Rated: R Reviewed by: Jim Release date: August 15, 2008 Released by: DreamWorks SKG
Ben Stiller had fun with the fashion industry in his Zoolander. The multi-tasker is without buddy Owen Wilson on the raucous satirical action comedy in Tropic Thunder.
Co-starring Jack Black (Kung Fu Panda) and Robert Downey, Jr. (Iron Man), there seems to be zestfulness into the film industry and its criticism, even if Stiller's direction is hardly inspired. It turns gleefully outrageous on the ultimate war epic turning real with drug-dealing guerrilas.
The trio play suffering, yet narcissistic actors with star Stiller (in brawny Rambo form) as director and co-writer having his way with notions of heroism. There are plenty of grossouts, sight gags, and crudeness to really pep it up in a performance-enhancing way.
Faux trailers and a concession promo introduce the likes of Stiller's Tugg Speedman, once an action star who made an Oscar bid through his challenged farmhand, Simple Jack. Black's cocaine-fueled Jeff Portnoy claim to fame was his flatulent streak in crass movies. Downey's Kirk Lazarus is an immortalized Australian "method" actor (with five Oscars) so into his black role that he has darkened the pigment on his skin with matted hair and ghetto-husky voice.
Into the jungles of Southeast Asia, the movie's frenetic debuting British director (Steve Coogan of the upcoming Hamlet 2) helicopters them along with newcomer Kevin Sandusky (Jay Baruschel), a mean, shellshocked technical adviser (Nick Nolte), and a rabid explosives man (Danny McBride of Pineapple Express). Even though the over-budgeted picture caused the studio to supposedly scrap the feature film. Also, there is the part of "Alpa Chino" with his "Bust-A-Nut" candy and "Booty Sweat" energy beverage as played by comedian-actor Brandon T. Jackson. Safe to say the cast and crew become missing in action as the helmer puts his foot on an old land mine.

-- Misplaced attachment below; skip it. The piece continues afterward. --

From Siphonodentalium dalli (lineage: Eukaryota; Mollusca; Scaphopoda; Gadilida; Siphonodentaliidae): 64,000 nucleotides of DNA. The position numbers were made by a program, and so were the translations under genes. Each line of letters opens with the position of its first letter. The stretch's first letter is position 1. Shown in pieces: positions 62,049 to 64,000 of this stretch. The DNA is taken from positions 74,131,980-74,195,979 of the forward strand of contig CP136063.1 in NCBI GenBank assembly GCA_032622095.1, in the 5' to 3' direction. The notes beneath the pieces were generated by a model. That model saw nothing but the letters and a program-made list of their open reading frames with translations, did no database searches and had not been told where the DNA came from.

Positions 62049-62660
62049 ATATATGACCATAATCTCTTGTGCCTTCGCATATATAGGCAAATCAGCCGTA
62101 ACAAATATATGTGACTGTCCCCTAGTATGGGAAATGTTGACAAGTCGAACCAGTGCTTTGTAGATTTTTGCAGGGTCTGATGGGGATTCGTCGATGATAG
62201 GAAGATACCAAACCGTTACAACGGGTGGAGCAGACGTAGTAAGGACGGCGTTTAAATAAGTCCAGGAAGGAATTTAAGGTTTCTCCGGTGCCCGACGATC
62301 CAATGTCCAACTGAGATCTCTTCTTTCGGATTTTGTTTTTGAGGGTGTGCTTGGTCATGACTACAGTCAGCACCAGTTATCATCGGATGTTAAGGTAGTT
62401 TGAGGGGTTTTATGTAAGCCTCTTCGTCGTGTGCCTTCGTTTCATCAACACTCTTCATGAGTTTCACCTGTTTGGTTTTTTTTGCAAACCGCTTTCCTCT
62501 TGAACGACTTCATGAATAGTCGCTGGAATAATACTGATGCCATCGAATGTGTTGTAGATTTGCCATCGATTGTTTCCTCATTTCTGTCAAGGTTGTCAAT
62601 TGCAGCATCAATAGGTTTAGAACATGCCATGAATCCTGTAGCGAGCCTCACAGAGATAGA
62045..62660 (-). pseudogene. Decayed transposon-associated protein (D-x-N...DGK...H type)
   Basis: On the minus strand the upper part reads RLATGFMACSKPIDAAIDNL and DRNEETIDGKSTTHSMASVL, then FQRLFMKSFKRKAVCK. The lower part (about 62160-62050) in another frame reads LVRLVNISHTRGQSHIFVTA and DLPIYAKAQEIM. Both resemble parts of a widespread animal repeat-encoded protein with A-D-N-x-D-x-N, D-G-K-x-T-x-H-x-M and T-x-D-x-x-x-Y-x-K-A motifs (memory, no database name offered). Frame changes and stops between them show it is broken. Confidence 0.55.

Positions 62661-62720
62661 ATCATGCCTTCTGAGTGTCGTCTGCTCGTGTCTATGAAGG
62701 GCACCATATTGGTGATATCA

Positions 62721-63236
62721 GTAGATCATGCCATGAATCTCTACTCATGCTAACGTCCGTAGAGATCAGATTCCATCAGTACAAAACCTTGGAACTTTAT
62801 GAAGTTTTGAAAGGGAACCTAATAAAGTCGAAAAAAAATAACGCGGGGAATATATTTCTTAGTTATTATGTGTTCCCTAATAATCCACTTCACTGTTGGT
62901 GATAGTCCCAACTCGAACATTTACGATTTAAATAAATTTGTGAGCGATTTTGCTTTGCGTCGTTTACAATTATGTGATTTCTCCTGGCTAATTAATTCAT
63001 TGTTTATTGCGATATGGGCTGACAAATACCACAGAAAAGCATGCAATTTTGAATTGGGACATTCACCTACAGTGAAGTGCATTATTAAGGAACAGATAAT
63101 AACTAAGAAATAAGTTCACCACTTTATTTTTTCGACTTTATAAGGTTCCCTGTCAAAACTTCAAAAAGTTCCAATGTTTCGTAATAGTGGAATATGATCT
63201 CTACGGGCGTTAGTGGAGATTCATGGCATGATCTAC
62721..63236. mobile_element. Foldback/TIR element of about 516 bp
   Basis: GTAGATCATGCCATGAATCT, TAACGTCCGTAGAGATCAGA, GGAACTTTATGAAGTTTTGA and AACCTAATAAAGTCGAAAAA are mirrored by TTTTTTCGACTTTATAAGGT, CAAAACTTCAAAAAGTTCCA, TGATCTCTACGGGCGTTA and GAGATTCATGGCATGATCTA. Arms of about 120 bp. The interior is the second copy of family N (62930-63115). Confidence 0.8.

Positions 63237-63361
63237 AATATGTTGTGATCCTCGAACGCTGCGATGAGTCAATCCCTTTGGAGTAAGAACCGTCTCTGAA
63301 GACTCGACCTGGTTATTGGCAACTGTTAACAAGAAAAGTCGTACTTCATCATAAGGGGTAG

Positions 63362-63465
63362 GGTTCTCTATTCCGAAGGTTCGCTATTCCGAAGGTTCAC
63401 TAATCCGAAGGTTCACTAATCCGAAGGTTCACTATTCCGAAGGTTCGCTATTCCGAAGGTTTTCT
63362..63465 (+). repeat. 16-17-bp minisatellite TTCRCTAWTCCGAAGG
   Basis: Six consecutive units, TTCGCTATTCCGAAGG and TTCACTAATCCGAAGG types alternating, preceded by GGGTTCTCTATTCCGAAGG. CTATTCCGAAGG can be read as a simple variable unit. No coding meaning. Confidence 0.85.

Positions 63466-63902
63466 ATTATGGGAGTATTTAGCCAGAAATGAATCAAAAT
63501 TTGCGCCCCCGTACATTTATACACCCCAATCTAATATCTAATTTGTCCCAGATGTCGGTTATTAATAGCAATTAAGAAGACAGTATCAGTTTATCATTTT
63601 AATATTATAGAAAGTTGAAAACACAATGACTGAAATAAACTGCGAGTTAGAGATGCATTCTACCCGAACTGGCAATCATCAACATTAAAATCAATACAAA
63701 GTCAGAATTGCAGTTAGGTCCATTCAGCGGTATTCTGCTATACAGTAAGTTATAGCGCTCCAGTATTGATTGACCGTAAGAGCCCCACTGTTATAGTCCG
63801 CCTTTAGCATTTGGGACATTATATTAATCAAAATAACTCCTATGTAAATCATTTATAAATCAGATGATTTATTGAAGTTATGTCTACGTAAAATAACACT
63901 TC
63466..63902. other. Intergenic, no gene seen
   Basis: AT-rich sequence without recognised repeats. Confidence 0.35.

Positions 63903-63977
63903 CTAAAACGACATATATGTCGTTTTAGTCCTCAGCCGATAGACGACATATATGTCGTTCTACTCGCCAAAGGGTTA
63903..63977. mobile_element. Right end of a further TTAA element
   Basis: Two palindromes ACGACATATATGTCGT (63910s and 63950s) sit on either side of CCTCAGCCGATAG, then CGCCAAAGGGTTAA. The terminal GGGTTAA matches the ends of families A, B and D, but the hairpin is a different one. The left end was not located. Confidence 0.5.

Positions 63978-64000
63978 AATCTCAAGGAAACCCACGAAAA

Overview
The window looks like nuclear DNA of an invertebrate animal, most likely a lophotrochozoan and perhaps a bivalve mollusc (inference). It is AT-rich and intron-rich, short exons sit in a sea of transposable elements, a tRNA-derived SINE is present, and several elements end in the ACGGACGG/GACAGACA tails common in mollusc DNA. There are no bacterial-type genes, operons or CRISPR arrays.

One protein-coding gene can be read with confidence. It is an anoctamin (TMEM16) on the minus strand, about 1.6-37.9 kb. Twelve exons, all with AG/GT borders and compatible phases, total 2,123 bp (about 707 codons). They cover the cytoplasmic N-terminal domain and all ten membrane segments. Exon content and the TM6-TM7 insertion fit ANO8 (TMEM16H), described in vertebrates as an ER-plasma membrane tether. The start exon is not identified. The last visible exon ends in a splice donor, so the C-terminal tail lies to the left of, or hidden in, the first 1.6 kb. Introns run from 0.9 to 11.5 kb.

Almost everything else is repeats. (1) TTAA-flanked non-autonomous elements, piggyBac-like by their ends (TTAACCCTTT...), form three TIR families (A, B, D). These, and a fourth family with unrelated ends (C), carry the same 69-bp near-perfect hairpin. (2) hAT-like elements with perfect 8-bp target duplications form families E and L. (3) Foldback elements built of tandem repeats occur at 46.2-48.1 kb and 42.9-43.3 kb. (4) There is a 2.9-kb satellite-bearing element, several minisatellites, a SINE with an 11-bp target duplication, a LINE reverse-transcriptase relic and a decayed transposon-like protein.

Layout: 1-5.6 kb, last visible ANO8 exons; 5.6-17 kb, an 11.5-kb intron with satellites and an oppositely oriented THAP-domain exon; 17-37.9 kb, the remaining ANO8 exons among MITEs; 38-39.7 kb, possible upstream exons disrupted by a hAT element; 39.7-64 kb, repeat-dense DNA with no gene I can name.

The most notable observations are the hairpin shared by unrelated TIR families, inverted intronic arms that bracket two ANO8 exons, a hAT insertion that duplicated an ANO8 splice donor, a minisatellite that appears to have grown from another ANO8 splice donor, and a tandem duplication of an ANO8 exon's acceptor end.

Stiller widens the canvas for plenty of mayhem and stunts, along with plenty of jokes that work more often than not, probably because of the picture's hard-boiled quality. The actors find themselves at the mercy of the Flaming Rebels, led by Brandon Soo Hoo's dimuntive, yet wickedly cigar-smoking 12-year-old Han, in a nice piece of casting.
Downey essays quite a comedic insight into someone gifted with an identity crisis that works with droll blitheness as Kirk and Tugg are unaware of what awaits them in the jungle. It seems that Stiller has one more performance for his actor to let Simple Jack "go full retard" as Lazarus never thinks that Oscar-winners ever have.
If Stiller and his game posse sometimes fire blanks in their posing and expressions, Tropic Thunder still is watchable throughout under the lush cinematography of John Toll. While the director fares better as a scripter to capture everything associated with Hollywood right down to war movie perceptions, Black and him aren't nearly as good as Downey who really revs it up when on screen. Matthew McConaughey also scores as Tugg's slick agent, and a richly camoflaged Tom Cruise has much fun as a wicked media mogul. The ensemble of self-absorbed, pampered types figures into a wild, wrangled escapade lost in an impossible, real-life mission.